I line up at the start of any and every race thinking it’s hilarious that I am actually there. I wasn’t a massive fan of PE at school and I’m fairly certain it was only because I was friends with girls much better at sport than me, that I wasn’t picked last. When I turned 30 though, I decided I wanted to run 5k and believe me that took some training physically and mentally after making the excuse for a good fifteen years that small people simply aren’t meant to run. Yet four triathlons, two marathons and many 10ks later, dare I say…I find myself enjoying it? I still don’t think of myself as any kind of athlete, even enthusiastic amateur seems too kind so it may seem odd that I’m writing a blog about a sports watch! Let me explain though; if I can take part in these events anyone can, with just a bit of motivation and encouragement and actually that’s exactly what sports watches can provide.
Whilst I may never be at the front of the field, the one person I do like to beat is myself so measuring runs, checking my pace on the bike and downloading a whole host of other data about my mediocre performances makes me feel like the Brownlee Brothers!
My first impressions of the Suunto was that it was quite large but I was pleasantly surprised when I put it on that it didn’t feel bulky or heavy at all. The added bonus is the overall look is that of a watch I’d wear every day not just for sports – in fact it got the thumbs up from that ultra-critical, uber-fashion conscious group… the 16-18 year olds that I teach in my day job.
GPS lock took only a few seconds and this was with only standard GPS switched on, I would imagine that had I enabled GLOSNAS also then the lock would have been quicker still. In fact, it loaded before I’d finished my stretches, unlike times in the past when I’ve felt like I’ve nearly done a full yoga class before my older watches have found a satellite.
Information provided on the first screen is useful (Pace / HR / Distance), but you can also then scroll through other screens. In particular, I liked that you could quickly see the time for your last 3 or 4 laps, and also see a graphical breadcrumb trail of your route. This would be very useful if you became lost to easily enable you to retrace your steps back to a known location. Ok I say “you”, I mean this has happened to me before and I had to phone home for help figuring out where I was.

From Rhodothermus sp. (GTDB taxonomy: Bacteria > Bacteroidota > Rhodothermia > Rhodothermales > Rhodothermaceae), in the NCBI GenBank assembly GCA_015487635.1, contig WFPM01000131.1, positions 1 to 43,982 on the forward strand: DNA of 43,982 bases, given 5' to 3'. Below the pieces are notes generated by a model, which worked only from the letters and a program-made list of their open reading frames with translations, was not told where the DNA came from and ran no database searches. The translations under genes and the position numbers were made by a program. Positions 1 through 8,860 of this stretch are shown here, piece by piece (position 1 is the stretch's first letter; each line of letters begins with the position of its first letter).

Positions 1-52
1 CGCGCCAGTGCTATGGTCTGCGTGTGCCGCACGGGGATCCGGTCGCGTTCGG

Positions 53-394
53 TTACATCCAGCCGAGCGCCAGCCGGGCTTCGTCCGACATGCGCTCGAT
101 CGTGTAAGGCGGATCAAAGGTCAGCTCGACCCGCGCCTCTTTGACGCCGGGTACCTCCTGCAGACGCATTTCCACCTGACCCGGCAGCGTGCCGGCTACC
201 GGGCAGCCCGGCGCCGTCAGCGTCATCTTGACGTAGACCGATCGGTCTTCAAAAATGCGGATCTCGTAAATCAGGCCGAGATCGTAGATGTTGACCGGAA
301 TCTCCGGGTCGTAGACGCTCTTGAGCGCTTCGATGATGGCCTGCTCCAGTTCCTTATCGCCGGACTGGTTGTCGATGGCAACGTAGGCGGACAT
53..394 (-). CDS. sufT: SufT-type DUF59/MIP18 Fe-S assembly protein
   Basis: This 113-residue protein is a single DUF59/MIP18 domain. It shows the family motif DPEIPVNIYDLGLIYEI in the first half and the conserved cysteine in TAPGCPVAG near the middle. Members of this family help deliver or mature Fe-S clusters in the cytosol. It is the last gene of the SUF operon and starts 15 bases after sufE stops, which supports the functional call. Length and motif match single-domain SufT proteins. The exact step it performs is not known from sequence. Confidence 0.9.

I ran with another GPS sports watch to validate the distance and times and they were pretty together the whole time, certainly within an acceptable difference. My first run out with the Suunto was a route I enjoy and know like the back of my hand, again allowing me to check the validity of the distance and times compared to the hundreds of times in snow, frost, sleet, rain, wind and finally, thankfully this time for what felt like the first time this year, sun! Throughout the run, the large display was great for assessing pace and distance with a quick glance.
Pairing the Suunto with my iPhone was very fast and very simple. It detected the watch without having to put it in a pairing mode, and the whole process (including downloading my first run) only took about 30 seconds and I think the app is really well-designed and user-friendly. For me one of the best things is having this app with all your data at your fingertips and I would never describe myself as a techie-geek (although I admire all those who are!) but to be able to look back over my last few runs, bikes and brick sessions comparing my stats is just ace. Nothing motivates you like seeing you were a bit faster over that last ride than you were a week ago or that you’ve beaten your previous best pace. It’s recording these incremental improvements that help a reluctant runner like me, want to get better.
It’s even making me step up my training; I’ve done the Keswick Mountain Festival triathlon before and have to admit my training has previously been unscientific at best and teetering on haphazard at worst. Wearing the Suunto and collecting my data has given me a firmer routine. I’ve used the navigation features to plan routes that I think will be similar to Keswick in length and elevation (so, you know, hilly!) and I’m finding tiny marginal gains in my pace that are helping me get faster (or just less slow!) and stronger overall. In time, it may actually get me to the point of not feeling like a fraud on the start line!